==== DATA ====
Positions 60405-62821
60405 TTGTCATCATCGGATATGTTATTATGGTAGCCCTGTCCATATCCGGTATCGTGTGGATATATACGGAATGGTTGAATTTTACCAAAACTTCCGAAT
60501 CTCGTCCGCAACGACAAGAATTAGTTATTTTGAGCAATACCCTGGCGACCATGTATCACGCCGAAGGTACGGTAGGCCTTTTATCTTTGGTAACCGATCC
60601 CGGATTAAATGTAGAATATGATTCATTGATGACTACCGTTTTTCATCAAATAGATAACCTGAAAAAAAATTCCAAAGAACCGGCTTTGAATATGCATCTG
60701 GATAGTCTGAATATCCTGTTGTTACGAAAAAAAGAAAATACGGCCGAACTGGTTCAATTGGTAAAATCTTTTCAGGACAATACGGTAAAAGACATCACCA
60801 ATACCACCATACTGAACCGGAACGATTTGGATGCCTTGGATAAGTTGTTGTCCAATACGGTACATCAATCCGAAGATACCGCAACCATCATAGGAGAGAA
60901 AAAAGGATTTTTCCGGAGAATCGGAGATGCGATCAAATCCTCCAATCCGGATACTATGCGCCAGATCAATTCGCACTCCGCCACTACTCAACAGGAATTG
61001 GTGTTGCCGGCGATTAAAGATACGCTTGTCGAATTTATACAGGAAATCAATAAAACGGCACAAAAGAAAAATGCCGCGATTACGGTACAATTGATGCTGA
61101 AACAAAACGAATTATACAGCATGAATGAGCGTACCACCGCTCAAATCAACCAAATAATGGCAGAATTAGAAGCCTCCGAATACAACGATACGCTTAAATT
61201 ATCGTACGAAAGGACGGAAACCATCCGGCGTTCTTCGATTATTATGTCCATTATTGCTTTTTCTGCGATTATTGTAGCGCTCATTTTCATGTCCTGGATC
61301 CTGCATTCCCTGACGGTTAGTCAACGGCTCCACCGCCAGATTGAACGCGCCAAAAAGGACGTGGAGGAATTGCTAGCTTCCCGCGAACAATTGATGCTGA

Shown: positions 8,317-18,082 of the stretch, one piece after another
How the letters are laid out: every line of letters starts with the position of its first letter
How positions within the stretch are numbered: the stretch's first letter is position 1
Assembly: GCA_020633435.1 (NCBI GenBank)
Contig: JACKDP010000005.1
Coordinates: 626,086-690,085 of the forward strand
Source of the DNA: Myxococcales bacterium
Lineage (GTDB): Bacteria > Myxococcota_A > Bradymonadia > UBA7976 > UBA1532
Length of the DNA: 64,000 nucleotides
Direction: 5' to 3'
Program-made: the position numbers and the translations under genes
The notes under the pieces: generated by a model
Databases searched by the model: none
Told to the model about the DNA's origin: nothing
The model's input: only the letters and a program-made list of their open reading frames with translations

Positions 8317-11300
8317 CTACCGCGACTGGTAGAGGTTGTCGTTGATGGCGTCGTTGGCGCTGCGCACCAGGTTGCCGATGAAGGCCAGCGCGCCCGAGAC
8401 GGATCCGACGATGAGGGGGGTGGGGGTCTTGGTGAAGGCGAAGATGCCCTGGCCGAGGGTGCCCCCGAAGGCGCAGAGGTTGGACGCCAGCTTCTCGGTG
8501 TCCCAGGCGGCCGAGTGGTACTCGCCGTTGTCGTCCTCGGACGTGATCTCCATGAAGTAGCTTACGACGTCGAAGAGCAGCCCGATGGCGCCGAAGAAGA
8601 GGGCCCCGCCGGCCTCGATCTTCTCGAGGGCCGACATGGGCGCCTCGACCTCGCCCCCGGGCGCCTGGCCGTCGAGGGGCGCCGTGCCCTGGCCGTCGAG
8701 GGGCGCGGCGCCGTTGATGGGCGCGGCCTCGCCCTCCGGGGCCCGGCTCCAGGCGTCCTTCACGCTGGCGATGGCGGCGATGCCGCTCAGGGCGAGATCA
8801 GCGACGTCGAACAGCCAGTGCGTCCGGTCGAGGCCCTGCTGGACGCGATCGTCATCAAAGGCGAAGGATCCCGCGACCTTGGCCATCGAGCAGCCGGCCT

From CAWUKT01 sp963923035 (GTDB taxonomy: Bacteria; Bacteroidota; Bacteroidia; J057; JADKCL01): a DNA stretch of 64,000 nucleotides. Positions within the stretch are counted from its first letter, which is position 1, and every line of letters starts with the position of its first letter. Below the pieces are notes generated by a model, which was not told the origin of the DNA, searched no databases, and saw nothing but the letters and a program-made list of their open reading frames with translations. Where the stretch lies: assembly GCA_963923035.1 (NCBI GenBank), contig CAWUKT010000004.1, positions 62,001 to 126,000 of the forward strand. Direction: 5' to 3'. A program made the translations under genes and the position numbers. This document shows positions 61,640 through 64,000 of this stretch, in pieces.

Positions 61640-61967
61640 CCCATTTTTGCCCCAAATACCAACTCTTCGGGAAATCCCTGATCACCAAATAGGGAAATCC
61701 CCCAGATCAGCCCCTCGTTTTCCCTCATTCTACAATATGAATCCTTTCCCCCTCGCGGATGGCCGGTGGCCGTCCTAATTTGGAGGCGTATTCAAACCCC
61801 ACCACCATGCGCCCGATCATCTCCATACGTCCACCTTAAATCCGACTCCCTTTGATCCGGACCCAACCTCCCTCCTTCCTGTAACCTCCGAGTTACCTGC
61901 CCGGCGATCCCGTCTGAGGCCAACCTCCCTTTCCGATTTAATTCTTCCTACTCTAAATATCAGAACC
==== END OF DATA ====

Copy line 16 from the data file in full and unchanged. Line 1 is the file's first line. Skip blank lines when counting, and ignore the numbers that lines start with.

Contig: JACKDP010000005.1